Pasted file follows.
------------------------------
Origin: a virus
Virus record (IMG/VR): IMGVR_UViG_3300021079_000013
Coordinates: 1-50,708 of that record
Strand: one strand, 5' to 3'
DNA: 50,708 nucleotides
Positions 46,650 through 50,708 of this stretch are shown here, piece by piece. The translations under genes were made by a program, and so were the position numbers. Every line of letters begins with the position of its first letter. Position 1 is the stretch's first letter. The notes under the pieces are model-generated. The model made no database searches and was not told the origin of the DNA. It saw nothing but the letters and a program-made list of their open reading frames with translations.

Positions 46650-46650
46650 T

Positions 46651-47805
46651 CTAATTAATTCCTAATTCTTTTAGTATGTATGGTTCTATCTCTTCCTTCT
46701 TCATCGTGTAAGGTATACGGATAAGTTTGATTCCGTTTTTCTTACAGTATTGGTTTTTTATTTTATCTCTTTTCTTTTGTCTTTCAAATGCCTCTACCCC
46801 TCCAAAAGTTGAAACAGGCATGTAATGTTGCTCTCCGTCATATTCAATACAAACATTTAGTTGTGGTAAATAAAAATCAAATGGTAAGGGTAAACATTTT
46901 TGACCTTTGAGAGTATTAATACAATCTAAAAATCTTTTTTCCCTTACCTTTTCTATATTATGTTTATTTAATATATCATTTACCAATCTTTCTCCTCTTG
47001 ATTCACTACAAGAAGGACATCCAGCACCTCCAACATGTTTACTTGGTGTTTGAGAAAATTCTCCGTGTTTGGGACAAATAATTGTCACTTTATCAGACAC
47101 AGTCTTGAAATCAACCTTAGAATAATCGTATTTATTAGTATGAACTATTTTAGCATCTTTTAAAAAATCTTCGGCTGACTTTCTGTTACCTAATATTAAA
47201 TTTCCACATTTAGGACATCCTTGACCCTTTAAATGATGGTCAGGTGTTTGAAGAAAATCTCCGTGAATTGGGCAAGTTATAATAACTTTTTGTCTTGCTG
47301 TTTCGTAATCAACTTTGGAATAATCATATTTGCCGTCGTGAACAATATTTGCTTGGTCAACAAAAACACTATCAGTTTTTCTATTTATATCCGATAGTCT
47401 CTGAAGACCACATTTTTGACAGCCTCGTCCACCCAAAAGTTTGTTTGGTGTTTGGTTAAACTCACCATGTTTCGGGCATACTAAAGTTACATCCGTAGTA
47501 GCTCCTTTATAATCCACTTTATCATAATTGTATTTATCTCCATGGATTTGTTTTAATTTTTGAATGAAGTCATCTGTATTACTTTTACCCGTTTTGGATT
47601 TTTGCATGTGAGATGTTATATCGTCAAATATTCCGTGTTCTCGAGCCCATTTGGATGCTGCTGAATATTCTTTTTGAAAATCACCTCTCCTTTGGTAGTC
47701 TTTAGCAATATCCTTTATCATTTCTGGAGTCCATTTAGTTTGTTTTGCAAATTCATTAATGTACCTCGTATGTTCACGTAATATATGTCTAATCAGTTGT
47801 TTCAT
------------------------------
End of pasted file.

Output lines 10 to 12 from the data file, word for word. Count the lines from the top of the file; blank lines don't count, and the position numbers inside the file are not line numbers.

46651 CTAATTAATTCCTAATTCTTTTAGTATGTATGGTTCTATCTCTTCCTTCT
46701 TCATCGTGTAAGGTATACGGATAAGTTTGATTCCGTTTTTCTTACAGTATTGGTTTTTTATTTTATCTCTTTTCTTTTGTCTTTCAAATGCCTCTACCCC
46801 TCCAAAAGTTGAAACAGGCATGTAATGTTGCTCTCCGTCATATTCAATACAAACATTTAGTTGTGGTAAATAAAAATCAAATGGTAAGGGTAAACATTTT